"It’s fascinating to juxtapose America’s reverence for Steve Jobs’ accomplishments and its draconian drug policy with this, from the New York Times‘ obituary of Jobs
Jobs told a reporter that taking LSD was one of the two or three most important things he had done in his life. He said there were things about him that people who had not tried psychedelics — even people who knew him well, including his wife — could never understand.
Unlike many people who have enjoyed success, Jobs is not saying that he was able to succeed despite
his illegal drug use; he’s saying his success is in part — in substantial part — because of
those illegal drugs (he added
that Bill Gates would “be a broader guy if he had dropped acid once”). These quotes have been around for some time but have been only rarely discussed in the recent hagiographies of Jobs: a notable omission given that he himself praised those experiences as an integral part of his identity and one of the most important things he ever did.
America’s harsh prohibitionist drug policies are grounded in the premise that the prohibited substances have little or no redeeming value and cannot be used without life-destroying consequences. Yet the evidence of its falsity is undeniable. Here is one of the most admired men in America, its greatest contemporary industrialist, hailing one of the most scorned of these substances as integral to his success and intellectual and personal growth.
In short, the deceit at the heart of America’s barbaric drug policy — that these substances are such unadulterated evils that adults should be put in cages for voluntarily using them — is more glaring than ever. In light of his comments about LSD, it’s rather difficult to reconcile America’s adoration for Steve Jobs with its ongoing obsession with prosecuting and imprisoning millions of citizens (mostly poor and minorities) for doing what Jobs, Obama, George W. Bush, Michael Phelps and millions of others have done.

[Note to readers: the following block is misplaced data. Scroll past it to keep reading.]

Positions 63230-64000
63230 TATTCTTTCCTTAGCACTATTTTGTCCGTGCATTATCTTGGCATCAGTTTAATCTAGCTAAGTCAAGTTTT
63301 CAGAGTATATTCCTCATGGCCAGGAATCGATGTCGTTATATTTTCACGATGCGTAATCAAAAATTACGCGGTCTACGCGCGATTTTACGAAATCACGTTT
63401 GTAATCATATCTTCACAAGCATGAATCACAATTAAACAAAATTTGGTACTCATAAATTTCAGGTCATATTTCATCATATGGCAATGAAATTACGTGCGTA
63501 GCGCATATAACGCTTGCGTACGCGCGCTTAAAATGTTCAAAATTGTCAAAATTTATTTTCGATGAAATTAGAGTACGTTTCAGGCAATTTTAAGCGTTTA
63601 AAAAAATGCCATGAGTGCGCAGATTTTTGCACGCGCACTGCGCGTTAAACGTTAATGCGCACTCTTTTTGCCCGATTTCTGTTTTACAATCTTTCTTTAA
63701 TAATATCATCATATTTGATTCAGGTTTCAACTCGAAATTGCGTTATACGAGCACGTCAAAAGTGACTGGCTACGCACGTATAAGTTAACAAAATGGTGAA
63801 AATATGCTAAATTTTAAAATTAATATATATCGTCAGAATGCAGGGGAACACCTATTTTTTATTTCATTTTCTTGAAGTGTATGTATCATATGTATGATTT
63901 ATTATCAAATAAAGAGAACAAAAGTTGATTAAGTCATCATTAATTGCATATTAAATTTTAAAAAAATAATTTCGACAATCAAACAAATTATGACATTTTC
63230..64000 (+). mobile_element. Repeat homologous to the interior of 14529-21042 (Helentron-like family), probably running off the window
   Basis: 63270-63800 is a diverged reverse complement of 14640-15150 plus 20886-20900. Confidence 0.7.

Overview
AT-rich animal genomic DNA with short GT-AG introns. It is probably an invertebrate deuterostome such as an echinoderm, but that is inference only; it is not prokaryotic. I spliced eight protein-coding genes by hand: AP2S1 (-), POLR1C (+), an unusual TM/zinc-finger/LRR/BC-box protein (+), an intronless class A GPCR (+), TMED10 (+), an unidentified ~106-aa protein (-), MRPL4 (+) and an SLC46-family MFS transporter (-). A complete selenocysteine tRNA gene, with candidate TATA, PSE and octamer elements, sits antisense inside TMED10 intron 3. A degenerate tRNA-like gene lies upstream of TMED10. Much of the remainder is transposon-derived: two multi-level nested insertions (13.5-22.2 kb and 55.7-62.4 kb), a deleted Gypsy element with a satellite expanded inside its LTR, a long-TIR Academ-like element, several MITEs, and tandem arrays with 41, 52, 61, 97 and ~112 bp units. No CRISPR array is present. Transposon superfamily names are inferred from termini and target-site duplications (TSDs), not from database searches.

Obviously, most of these banned substances — like alcohol, gambling, sex, junk food consumption, prescription drug use and a litany of other legal activities — can create harm to the individual and to others when abused (though America’s solution for drug users — prison — also creates rather substantial harm to the drug user and to others, including their spouses, parents and children: at least as much harm as, and usually substantially more than, the banned drugs themselves). But no rational person can doubt that these substances can also be used responsibly and constructively; just study Steve Jobs’ life if you doubt that.
What about a society that continues to imprison millions of human beings for using substances that vast numbers of people in the nation have secretly used and enjoyed, or which empowers people with the Oval Office, or reveres people like Steve Jobs, who have done the same? Even leaving aside the rather significant (and shameful) fact that drug laws are enforced with overwhelming disproportionality against racial minorites, what possible justification is there for putting someone in a cage for using a substance they choose to use without any evidence that they’ve harmed anyone else or even risked harm to anyone else?"